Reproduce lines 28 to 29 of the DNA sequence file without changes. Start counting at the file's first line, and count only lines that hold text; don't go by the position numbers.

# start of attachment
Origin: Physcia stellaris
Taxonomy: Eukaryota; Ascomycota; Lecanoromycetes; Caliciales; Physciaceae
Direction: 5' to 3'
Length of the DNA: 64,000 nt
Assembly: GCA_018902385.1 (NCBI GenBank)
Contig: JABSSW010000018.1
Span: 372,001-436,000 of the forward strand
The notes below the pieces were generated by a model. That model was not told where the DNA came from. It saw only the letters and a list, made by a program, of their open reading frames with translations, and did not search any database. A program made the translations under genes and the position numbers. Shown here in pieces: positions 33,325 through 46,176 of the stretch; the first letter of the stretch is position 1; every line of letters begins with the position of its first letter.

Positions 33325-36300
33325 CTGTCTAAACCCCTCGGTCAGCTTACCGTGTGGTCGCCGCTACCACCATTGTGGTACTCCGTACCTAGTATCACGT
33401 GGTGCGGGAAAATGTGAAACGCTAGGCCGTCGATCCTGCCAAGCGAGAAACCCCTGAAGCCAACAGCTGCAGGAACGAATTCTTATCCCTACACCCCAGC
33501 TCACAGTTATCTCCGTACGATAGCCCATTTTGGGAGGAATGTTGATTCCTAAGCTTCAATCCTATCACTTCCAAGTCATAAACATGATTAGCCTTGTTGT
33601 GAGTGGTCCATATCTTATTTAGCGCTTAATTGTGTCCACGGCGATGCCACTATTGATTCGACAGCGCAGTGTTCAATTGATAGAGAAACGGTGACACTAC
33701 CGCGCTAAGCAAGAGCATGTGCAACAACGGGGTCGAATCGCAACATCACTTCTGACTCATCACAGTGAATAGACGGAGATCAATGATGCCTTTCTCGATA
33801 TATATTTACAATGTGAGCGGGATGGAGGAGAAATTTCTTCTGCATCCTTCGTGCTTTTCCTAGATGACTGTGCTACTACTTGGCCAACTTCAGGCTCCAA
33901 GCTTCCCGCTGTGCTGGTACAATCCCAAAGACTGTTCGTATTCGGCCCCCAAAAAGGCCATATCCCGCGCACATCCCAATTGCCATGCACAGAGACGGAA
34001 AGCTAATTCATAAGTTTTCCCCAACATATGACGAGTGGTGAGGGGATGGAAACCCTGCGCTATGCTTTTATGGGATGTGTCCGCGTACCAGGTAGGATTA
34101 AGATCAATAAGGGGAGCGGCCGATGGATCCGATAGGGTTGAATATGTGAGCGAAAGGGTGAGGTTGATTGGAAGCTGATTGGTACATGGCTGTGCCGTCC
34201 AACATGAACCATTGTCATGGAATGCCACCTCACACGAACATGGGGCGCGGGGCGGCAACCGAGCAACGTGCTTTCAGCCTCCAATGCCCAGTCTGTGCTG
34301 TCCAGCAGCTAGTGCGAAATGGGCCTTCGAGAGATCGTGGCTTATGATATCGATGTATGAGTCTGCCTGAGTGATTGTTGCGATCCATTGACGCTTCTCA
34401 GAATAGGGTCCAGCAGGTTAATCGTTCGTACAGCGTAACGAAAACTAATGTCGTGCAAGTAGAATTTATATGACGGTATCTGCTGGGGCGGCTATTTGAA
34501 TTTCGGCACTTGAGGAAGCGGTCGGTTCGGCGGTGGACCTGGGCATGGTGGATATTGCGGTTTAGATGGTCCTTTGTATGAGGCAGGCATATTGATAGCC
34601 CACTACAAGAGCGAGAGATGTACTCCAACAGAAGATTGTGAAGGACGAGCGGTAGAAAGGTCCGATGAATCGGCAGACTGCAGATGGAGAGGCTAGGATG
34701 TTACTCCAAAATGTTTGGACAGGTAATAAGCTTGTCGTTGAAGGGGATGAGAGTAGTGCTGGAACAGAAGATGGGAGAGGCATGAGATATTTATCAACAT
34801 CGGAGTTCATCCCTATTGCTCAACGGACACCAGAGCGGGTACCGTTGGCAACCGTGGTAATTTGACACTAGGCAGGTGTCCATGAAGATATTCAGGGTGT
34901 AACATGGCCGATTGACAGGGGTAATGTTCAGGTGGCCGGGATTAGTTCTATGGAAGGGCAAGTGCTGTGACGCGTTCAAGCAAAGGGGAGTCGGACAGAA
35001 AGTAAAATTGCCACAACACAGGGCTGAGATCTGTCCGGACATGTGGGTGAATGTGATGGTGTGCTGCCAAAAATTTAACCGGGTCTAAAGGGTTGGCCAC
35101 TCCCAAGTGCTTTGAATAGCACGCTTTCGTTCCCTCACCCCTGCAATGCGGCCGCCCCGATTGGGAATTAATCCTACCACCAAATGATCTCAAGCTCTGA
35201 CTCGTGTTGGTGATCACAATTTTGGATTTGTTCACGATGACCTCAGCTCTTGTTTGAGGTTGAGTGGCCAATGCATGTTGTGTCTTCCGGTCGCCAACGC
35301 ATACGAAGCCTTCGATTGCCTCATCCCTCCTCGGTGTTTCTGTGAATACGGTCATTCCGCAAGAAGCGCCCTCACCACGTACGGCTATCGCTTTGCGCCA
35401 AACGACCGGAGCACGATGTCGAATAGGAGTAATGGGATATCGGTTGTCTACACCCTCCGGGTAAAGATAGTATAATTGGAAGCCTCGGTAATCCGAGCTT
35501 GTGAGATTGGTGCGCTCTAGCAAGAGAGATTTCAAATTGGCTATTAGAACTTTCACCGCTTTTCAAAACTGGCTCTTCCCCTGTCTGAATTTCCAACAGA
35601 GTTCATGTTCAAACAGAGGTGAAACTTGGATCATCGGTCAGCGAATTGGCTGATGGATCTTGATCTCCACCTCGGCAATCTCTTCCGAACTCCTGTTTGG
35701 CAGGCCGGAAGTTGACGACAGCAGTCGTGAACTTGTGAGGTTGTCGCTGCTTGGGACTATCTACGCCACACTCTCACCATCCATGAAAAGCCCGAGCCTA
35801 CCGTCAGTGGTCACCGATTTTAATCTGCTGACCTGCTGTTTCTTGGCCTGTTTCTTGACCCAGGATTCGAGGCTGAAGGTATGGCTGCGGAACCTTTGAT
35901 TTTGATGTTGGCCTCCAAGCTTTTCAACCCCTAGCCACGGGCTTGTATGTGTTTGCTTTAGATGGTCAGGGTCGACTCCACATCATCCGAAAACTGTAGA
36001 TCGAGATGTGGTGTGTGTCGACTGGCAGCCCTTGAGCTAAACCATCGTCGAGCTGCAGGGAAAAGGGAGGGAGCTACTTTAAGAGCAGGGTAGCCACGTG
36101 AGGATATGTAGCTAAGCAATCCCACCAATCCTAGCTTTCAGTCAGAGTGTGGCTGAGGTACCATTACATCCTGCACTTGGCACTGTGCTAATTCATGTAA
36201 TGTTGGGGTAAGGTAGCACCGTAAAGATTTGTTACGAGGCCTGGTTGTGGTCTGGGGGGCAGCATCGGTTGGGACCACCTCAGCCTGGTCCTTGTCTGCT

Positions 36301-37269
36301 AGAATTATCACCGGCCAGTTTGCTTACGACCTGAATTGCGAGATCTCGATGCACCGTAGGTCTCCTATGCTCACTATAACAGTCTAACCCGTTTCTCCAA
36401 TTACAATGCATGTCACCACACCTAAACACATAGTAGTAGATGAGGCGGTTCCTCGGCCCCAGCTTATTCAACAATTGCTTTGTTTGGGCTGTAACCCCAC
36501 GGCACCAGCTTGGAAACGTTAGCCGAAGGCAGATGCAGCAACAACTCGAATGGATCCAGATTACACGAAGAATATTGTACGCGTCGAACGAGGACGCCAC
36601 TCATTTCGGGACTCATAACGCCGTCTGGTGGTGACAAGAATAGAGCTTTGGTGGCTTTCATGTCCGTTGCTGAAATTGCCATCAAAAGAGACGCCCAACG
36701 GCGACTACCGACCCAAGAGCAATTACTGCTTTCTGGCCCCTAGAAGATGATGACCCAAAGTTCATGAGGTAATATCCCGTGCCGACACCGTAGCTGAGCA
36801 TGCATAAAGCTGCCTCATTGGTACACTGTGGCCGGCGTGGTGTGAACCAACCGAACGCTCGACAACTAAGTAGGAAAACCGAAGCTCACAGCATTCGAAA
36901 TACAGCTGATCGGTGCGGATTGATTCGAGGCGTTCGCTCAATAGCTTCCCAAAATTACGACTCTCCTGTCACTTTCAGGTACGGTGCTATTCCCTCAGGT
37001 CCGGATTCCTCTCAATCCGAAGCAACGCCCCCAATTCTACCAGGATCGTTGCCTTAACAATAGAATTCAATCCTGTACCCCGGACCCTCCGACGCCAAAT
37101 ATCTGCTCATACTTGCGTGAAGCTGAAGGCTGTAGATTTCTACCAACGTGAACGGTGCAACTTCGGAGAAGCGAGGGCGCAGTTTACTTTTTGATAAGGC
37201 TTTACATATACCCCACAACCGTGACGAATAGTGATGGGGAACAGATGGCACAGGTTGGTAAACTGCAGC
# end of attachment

35101 TCCCAAGTGCTTTGAATAGCACGCTTTCGTTCCCTCACCCCTGCAATGCGGCCGCCCCGATTGGGAATTAATCCTACCACCAAATGATCTCAAGCTCTGA
35201 CTCGTGTTGGTGATCACAATTTTGGATTTGTTCACGATGACCTCAGCTCTTGTTTGAGGTTGAGTGGCCAATGCATGTTGTGTCTTCCGGTCGCCAACGC